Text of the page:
We would recommend that, if you decide you need employees with COVID-19 symptoms to enter the workplace at any time, you should assess the risk this poses and implement appropriate controls and risk mitigation to protect your wider workforce.

Actions to reduce the spread of respiratory infections, including COVID-19

The guidance sets out the following recommendations for managing the risk of transmission:

  1. Encourage and enable vaccination – “Employers, in accordance with their existing legal obligations, may wish to consider how best to support and enable staff who wish to be vaccinated to get their vaccines when offered them.”
  2. Let fresh air in – The guidance points out that this is very important, and the risk of transmission is possible even where people don’t have close contact, especially if they are in a crowded and/or poorly ventilated spaces. The risk is increased further when people in an enclosed space are participating in energetic activity, such as exercising, shouting, singing, or talking loudly. The guidance refers to the Health and Safety Executive’s (HSE) guidance on assessing and improving ventilation.
  3. Maintain a clean workplace – The guidance recommends encouraging staff to maintain a clean working environment by providing them with cleaning products, soap and hot water, and/or sanitiser.

Outbreaks in the workplace

The guidance states there’s no requirement to report workplace outbreaks of respiratory infections to the local public health team, but if you experience high levels of people with respiratory symptoms in your workplace, you should focus on the actions above to help reduce transmission.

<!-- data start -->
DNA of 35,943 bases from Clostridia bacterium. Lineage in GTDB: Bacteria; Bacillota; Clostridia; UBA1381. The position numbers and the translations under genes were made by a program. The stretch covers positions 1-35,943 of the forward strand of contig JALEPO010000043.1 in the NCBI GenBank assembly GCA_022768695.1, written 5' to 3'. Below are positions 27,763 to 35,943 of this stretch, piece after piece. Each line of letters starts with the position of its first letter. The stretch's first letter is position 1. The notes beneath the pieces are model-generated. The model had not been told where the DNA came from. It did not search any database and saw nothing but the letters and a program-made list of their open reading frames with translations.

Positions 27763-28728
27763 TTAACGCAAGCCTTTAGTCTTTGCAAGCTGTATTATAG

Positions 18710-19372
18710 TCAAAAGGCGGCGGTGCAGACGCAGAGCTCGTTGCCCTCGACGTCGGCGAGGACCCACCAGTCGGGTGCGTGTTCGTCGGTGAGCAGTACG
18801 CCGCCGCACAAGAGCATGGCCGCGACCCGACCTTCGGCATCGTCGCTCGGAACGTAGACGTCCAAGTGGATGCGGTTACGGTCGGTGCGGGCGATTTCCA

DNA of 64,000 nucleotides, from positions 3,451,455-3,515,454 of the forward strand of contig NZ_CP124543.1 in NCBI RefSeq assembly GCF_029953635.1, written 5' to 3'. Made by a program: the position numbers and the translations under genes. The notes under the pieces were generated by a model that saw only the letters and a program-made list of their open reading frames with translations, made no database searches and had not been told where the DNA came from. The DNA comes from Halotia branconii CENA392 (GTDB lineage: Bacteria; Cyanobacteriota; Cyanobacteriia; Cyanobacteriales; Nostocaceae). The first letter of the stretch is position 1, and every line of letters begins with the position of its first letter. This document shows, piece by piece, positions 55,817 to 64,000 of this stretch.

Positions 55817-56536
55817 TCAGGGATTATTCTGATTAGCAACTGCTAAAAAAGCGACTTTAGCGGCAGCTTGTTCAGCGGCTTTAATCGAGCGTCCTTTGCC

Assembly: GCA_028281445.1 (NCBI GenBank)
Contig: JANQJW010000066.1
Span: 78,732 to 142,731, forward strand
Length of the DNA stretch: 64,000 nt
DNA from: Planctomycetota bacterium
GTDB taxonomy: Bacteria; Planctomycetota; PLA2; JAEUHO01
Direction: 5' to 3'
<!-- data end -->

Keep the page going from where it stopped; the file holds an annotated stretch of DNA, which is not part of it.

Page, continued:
Management of members of staff who are at risk of serious illness from COVID-19

The guidance refers to the specific guidance issued for people at higher risk of serious illness from COVID and states “Employers may wish to consider the needs of employees at greater risk from COVID-19, including those whose immune system means they are at higher risk of serious illness from COVID-19.”

We would recommend that, rather than maybe considering the needs of these employees, you should always do so – particularly as many may come within the definition of disabled under the Equality Act.

Health & Safety considerations in light of the new guidance

The new guidance is rather ‘light touch’, but it’s so important that you continue to do what you can to manage the risk of COVID-19 as it’s likely that the HSE and other local authorities will still expect some level of consideration for COVID-19 controls, such as ventilation and hygiene.

We recommend that you have a policy in place detailing the hygiene measures and behaviours you expect from your workers – such as increasing ventilation and working from home where possible if unwell. When it comes to vulnerable staff, we recommend that you consider them on an individual basis and complete an individual risk assessment for each person.

The government has now said that COVID-secure risk assessments are no longer a legal requirement in England.

It may also be wise to try and raise awareness of symptoms among your employees and workers.